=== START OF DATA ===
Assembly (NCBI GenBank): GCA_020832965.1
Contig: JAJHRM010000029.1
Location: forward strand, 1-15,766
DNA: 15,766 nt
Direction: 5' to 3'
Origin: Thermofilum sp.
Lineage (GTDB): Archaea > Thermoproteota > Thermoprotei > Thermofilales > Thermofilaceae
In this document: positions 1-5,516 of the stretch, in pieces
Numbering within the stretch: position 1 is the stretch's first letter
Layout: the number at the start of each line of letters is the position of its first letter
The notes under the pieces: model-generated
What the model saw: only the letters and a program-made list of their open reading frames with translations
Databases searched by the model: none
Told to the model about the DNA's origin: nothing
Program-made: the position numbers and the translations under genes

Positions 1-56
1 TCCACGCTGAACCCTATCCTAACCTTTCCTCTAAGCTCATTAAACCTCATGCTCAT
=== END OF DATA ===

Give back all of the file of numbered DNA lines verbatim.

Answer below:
Assembly (NCBI GenBank): GCA_020832965.1
Contig: JAJHRM010000029.1
Location: forward strand, 1-15,766
DNA: 15,766 nt
Direction: 5' to 3'
Origin: Thermofilum sp.
Lineage (GTDB): Archaea > Thermoproteota > Thermoprotei > Thermofilales > Thermofilaceae
In this document: positions 1-5,516 of the stretch, in pieces
Numbering within the stretch: position 1 is the stretch's first letter
Layout: the number at the start of each line of letters is the position of its first letter
The notes under the pieces: model-generated
What the model saw: only the letters and a program-made list of their open reading frames with translations
Databases searched by the model: none
Told to the model about the DNA's origin: nothing
Program-made: the position numbers and the translations under genes

Positions 1-56
1 TCCACGCTGAACCCTATCCTAACCTTTCCTCTAAGCTCATTAAACCTCATGCTCAT